delegation level, so as to be fully aware of concerns and expectations
of all sectors of Cuban society,” the source added.
Telicka, who met in Miami with the signers of the letter, also urged the
EU diplomacy “to recognize that there is a political opposition to the
(Cuban) government — not just human rights activists — and to stay in
contact with that opposition and listen to its voices before ratifying
and implementing this accord.”
Among the people Telicka met with was activist Guillermo Fariñas, winner
of the European Parliament’s 2010 Sakharov Prize, named after famed
Soviet dissident Andrei Sakharov.
Civil Rights Defenders, an organization based in Sweden and formerly
known as the Helsinki Committee, published a scathing report last week
comparing the negotiations with Cuba to negotiations with Central
American governments. It concluded that the EU demands on democracy and
human rights “are much higher for formally democratic countries than for
authoritarian governments like Cuba.”
The report noted that the increase in repression started in March, just
after the EU-Cuba negotiations concluded and President Barack Obama
visited the island — evidence of the “Cuban government’s smugness over
its ability to establish new relations with the international community
without having to change its political system.”
Cuba’s civil society did not participate in the negotiations at any
time, the report added.
“There’s been no official meeting with members of Cuban civil society,
only informal encounters. That is unacceptable,” said Erik Jennische,
Latin America program director for Civil Rights Defenders.
Cuban opposition and human rights activists have been unable to halt
their government’s progress in the diplomatic arena, first with the
United States and then with the EU, which have established separate
talks with Cuba on human rights to avoid blocking movement on the
U.S. and EU officials appear to be competing to position themselves for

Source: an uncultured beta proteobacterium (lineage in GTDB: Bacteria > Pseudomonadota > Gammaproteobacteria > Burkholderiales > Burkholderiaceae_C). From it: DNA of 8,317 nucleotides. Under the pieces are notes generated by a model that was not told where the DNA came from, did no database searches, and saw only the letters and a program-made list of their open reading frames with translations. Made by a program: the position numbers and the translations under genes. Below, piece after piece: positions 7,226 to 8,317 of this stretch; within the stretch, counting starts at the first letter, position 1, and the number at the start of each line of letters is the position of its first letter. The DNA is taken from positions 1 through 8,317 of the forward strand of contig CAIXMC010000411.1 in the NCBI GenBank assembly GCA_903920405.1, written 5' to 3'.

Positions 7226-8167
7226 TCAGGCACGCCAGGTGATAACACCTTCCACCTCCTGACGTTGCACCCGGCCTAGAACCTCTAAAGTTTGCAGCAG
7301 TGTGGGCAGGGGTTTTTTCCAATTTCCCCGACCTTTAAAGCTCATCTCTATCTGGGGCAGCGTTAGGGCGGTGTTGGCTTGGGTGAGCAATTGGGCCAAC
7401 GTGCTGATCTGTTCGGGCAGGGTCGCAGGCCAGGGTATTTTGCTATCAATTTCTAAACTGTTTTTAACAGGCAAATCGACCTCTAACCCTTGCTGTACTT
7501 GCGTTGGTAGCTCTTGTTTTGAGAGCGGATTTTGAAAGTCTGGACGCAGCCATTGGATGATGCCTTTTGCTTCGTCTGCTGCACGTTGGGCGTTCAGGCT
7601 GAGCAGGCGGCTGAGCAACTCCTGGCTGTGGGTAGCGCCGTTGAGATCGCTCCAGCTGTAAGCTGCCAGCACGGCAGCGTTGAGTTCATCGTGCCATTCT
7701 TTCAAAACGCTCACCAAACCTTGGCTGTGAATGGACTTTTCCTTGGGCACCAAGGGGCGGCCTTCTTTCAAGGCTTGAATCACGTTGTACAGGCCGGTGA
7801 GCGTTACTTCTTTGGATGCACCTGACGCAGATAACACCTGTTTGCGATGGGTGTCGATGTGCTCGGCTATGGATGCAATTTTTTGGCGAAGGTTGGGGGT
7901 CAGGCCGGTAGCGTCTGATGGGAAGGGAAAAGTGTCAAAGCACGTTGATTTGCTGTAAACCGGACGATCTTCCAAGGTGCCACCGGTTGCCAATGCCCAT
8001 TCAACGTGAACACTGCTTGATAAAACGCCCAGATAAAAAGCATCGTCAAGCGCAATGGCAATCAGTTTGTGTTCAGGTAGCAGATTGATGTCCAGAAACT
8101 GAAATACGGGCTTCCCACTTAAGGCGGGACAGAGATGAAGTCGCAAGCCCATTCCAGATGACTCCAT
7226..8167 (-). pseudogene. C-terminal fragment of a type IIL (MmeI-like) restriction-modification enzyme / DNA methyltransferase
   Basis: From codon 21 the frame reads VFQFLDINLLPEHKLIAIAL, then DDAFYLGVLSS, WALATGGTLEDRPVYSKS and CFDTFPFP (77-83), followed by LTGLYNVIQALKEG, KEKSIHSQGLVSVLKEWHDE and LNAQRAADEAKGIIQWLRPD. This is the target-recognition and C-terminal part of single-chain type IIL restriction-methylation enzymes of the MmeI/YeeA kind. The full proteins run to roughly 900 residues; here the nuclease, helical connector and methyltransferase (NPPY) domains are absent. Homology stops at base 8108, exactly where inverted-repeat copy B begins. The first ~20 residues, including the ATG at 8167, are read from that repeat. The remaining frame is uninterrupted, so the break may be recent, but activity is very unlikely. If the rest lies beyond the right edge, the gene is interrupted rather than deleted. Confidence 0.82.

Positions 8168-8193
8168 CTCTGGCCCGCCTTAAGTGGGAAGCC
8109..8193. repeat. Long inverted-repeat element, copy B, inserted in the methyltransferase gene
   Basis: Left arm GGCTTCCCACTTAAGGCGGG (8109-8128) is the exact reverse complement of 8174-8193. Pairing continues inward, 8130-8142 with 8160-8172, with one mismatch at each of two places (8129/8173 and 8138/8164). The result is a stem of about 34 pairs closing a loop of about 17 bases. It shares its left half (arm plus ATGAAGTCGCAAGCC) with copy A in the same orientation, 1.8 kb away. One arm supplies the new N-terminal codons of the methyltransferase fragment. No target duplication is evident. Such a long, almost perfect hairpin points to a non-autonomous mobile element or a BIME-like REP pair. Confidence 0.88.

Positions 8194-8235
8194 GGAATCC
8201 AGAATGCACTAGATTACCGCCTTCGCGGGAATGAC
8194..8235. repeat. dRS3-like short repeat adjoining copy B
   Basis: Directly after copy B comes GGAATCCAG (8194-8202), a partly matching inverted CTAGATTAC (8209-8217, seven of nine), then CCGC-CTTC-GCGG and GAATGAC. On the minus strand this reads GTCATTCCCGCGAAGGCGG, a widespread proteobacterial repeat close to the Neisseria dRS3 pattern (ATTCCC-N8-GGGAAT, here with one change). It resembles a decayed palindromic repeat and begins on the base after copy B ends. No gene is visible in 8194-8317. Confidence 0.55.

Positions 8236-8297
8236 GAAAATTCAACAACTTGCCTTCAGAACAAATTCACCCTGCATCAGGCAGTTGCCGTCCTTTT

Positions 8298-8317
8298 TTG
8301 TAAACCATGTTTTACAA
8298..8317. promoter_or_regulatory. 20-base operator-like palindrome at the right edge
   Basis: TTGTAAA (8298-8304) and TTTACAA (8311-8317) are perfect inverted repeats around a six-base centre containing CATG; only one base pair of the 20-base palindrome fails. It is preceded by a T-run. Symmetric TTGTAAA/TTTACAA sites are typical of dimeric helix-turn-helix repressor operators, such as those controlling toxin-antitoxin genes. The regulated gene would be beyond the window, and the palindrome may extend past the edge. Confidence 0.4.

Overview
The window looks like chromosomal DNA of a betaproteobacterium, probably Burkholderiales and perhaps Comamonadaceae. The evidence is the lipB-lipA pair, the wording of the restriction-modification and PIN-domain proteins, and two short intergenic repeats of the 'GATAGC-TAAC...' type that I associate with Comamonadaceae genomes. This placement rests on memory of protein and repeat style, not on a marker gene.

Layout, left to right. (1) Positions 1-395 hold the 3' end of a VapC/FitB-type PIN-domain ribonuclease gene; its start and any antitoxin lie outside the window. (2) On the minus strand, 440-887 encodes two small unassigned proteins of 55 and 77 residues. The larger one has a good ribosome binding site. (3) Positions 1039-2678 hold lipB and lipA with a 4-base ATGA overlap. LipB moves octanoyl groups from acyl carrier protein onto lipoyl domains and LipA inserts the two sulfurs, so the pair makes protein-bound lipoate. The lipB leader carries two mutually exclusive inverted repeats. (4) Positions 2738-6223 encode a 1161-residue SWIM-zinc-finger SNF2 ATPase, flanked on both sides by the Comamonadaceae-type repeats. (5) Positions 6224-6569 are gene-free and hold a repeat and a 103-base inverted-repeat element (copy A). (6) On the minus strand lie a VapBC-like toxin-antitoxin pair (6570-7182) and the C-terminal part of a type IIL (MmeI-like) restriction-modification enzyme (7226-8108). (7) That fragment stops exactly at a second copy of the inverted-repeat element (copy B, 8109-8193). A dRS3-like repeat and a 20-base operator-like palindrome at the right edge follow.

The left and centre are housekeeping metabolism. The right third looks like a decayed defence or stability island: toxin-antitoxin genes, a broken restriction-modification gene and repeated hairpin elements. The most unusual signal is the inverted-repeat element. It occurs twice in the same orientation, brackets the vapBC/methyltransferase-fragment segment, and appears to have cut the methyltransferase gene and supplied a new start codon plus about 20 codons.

an eventual transition on the island, Jennische said. “The U.S. and
Europe could have cooperated and developed a common position, but they
didn’t and opted to compete,” he said.
After signing the accord, Cuban Foreign Minister Bruno R. Rodríguez
declared that the island’s economic links to Europe “would continue to
be … a priority.”
The attacks on the accord, however, are not likely to derail it,
according to several European sources. The agreement cannot be altered,
and can only be endorsed or rejected by the European Parliament.
“Strong forces have put a lot of their prestige behind the accord, so
the chances that it would be rejected are small,” Adaktusson said.
“Personally, I would like to suspend it until the Cuban government has
freed all political prisoners and implemented all the international
agreements on human rights.”
Jennische said his organization’s report nevertheless included
recommendations for promoting human rights even if the accord is
endorsed by the European parliament.
“If it happens, we have to accept reality,” he said. “There are many
ways to use the accord in a positive manner, for example establishing a
continuous dialogue with Cuban civil society during its implementation,
and inviting independent journalists to participate in news conferences
(by EU officials in Cuba), which has never happened.”
Follow Nora Gámez Torres on Twitter: @ngameztorres
Source: Agreement between Cuba and EU criticized as soft of human rights
| Miami Herald –